Joan Willison Hotz, 100, died peacefully Sunday on the farm outside Myersville, where she had lived for more than half a century.
Known to friends and colleagues as “Birch,” she was an award-winning historical preservationist who helped establish the Frederick County Landmarks Foundation, a World War II veteran and a volunteer firefighter who had served as head of the local fire company — the first woman to do so.
She was born in Canada at the dawn of the Roaring 20s, schooled in England during the Great Depression, and came of age at the outset of World War II, when she volunteered as an officer in the Women’s Auxiliary of the British Royal Air Force. She handled codes and cyphers for the Spitfire squadrons defending London during the Battle of Britain and then as a member of the RAF delegation in Washington, D.C. She married, became a U.S. citizen and raised four sons in suburban Washington, where for many years she operated an antique shop in Bethesda, Maryland.
Then on an afternoon in 1962, her husband Robert, a Milwaukee native whom she had met in wartime Washington while he was serving in the U.S. Army Air Corps, brought her to Frederick County for the first time to look at a 19th century farmhouse on Mount Tabor Road, located in the Middletown Valley. It became their home — and the first of her many historic restoration projects.
She was born as Rachel Willison — her maiden name — in Toronto, Canada, on the night before New Year’s Eve to Vivian and Walter Willison. She attended boarding school in England. When Britain and Germany declared war in September 1939, she enlisted in the Women’s Auxiliary Air Force. She trained in codes and cyphers at a secret RAF facility near Oxford. By age 18, she was commissioned as a section officer and stationed at an RAF fighter base called Hornchurch, which was responsible for the defense of East London.
During a brief leave, she married George Birchall, a Canadian RAF pilot. He was killed in combat over the North Sea within the year. A few months later, she bore their son, George, in Scotland. The new mother and infant were evacuated to Canada. She soon was reassigned to active duty in Washington, D.C.
In 1944, she married Robert Hotz, who served two combat tours in China with U.S. Gen. Claire Lee Chennault of the Flying Tigers and the 14th Air Force. They had three sons. They celebrated their 62nd wedding anniversary shortly before his death in 2006.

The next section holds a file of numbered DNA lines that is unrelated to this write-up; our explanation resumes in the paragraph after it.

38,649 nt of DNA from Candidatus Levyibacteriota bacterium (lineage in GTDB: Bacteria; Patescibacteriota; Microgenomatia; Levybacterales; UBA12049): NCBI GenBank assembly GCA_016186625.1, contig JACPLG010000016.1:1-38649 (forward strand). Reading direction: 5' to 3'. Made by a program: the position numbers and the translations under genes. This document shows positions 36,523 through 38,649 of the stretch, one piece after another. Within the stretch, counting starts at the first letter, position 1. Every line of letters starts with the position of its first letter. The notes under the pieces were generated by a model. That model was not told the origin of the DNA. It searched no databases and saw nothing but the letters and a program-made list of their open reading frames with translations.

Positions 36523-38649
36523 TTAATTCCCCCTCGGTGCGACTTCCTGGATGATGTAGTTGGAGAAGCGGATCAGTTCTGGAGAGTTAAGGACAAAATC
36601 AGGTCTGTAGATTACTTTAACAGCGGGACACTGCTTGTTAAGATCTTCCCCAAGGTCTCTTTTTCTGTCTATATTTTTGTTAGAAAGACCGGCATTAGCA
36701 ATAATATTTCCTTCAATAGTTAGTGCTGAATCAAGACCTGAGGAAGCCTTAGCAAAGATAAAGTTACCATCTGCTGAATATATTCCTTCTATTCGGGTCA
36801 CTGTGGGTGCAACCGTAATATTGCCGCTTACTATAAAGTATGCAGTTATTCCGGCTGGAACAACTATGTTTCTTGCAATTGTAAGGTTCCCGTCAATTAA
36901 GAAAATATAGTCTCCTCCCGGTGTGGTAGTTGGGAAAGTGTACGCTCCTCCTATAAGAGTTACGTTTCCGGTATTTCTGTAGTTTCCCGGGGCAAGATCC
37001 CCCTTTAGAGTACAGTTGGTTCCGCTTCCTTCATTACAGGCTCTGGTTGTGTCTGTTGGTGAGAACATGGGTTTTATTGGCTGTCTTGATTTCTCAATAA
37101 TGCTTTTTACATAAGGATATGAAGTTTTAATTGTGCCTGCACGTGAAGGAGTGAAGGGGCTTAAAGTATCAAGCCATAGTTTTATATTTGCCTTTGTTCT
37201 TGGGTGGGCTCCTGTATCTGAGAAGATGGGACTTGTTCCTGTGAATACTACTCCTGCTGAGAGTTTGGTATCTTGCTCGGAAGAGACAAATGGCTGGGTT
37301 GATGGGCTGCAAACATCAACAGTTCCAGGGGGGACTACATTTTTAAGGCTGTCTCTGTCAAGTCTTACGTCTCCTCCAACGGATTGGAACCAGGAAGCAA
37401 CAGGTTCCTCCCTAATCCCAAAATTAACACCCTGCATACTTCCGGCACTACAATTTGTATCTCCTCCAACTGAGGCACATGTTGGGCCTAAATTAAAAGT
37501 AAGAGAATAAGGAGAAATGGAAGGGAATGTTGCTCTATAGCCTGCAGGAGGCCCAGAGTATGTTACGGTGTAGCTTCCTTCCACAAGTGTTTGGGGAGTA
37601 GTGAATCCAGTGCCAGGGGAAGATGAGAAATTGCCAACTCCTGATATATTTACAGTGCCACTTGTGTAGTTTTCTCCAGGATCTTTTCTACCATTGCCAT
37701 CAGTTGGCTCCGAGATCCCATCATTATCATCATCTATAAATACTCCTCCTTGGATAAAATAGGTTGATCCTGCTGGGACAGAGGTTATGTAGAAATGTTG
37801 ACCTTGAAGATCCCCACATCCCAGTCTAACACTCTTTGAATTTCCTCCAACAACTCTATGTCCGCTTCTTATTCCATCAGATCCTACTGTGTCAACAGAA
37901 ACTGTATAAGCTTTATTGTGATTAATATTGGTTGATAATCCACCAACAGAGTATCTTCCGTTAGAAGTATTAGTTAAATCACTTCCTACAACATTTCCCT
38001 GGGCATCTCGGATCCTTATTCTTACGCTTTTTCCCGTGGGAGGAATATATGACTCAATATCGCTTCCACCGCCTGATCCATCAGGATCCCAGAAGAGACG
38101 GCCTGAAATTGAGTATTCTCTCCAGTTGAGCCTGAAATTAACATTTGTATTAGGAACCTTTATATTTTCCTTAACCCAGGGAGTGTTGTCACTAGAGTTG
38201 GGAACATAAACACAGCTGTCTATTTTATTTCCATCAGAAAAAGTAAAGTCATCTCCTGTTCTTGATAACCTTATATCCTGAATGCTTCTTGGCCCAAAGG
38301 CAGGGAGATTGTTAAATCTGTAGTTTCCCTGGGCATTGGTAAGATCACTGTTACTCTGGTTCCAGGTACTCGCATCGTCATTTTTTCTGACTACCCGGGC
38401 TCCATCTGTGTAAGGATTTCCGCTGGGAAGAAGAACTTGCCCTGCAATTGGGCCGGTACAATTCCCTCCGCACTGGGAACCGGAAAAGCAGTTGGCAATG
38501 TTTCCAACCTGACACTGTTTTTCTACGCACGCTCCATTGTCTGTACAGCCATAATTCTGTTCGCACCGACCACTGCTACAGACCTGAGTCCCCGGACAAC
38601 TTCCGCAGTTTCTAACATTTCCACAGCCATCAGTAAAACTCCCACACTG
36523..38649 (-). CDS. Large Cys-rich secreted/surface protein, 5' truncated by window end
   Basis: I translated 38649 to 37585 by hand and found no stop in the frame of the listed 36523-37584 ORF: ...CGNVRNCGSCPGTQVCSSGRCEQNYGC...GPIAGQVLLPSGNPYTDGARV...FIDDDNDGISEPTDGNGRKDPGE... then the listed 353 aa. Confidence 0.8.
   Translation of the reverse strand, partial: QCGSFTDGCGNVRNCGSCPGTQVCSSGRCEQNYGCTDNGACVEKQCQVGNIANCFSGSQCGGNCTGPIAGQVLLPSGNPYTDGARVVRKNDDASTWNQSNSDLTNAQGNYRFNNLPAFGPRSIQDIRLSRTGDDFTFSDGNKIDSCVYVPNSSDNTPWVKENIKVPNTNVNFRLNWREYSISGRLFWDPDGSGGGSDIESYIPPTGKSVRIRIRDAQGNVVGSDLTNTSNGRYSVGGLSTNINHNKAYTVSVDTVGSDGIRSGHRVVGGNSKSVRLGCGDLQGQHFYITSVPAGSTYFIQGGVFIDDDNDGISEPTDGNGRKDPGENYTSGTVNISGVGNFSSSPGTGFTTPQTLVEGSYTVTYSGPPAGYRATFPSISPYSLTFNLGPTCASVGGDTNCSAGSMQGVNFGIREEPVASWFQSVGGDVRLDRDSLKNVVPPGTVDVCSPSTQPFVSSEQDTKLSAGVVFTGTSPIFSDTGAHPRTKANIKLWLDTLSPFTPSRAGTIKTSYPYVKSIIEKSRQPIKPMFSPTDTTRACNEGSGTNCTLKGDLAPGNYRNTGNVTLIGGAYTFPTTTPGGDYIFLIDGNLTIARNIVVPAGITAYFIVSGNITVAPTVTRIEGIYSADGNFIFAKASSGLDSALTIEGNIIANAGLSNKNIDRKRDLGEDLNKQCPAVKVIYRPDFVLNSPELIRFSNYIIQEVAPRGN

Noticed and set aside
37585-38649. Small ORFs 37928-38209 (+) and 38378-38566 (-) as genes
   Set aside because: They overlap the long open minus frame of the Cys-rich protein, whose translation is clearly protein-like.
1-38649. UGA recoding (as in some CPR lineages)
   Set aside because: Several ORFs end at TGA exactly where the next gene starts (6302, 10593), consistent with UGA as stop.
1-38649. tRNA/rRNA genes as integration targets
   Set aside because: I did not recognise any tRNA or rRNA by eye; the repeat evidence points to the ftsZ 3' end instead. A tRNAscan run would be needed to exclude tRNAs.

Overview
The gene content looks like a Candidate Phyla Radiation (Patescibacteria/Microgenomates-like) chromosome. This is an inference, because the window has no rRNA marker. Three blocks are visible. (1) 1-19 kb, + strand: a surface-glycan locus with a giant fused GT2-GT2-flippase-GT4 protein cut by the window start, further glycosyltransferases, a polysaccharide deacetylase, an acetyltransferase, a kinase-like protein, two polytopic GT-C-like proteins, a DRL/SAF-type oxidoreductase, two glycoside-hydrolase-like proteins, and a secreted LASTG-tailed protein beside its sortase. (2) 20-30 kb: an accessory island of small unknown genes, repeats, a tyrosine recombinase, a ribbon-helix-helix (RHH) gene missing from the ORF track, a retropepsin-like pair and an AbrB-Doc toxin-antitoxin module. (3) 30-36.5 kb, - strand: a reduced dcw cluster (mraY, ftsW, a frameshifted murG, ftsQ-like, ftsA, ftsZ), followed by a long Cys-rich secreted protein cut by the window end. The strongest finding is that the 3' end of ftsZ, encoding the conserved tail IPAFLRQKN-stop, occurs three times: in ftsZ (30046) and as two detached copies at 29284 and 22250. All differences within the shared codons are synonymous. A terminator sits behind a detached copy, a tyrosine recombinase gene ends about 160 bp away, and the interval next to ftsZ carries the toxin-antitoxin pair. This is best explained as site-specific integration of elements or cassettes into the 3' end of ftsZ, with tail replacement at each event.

In Frederick County, she was a tireless volunteer. She trained as a state emergency medical technician and became a firefighter with the Myersville Volunteer Fire Company. She was president of the fire company in 1983 and 1984 — a first for a woman in Frederick County. She volunteered for many years as a phone counselor for Heartly House, which helps victims of domestic violence, rape and sexual assault.
She also was an avid advocate for projects to save historic properties in Frederick County.
When Frederick County purchased Rose Hill Manor, the retirement home of Maryland’s first elected governor, Thomas Johnson, she became founding director of the Rose Hill Manor Children’s Museum and worked with county officials to establish it. Working through the Landmarks Foundation, she also helped raise money to save and restore Schifferstadt, the oldest house in the city of Frederick. The 18th-century stone house is now a popular museum.
In 2005, she persuaded a developer to donate the 1775 John Derr house on Md. 26 to the Landmarks Foundation and aided its restoration. She also helped start the annual Frederick County Landmarks Barnstormers Tour to draw attention to the county’s many historic barns and vintage farm properties.
For her work “as a leader and driving force in the preservation of central Maryland’s heritage for more than 45 years,” according to the Maryland State Historical Trust, which in 2010 awarded her its Preservation Service Award. In 2014, she was awarded the National Historic Preservation Award by the Daughters of the American Revolution.
She is the author of a children’s book “The Schifferstadt Cat and Friends” and a war memoir “Brightness Falls From The Air.”
She is survived by three of her four children, George, retired, of Easton, Maryland; Michael, president of the First Zen Institute of America, of New York; and Robert Lee, also of New York, a science writer for The Wall Street Journal; four grandchildren; and seven great-grandchildren.
Funeral arrangements are being handled by the Donald B. Thompson Funeral Home in Middletown, Maryland. A private memorial service will be held.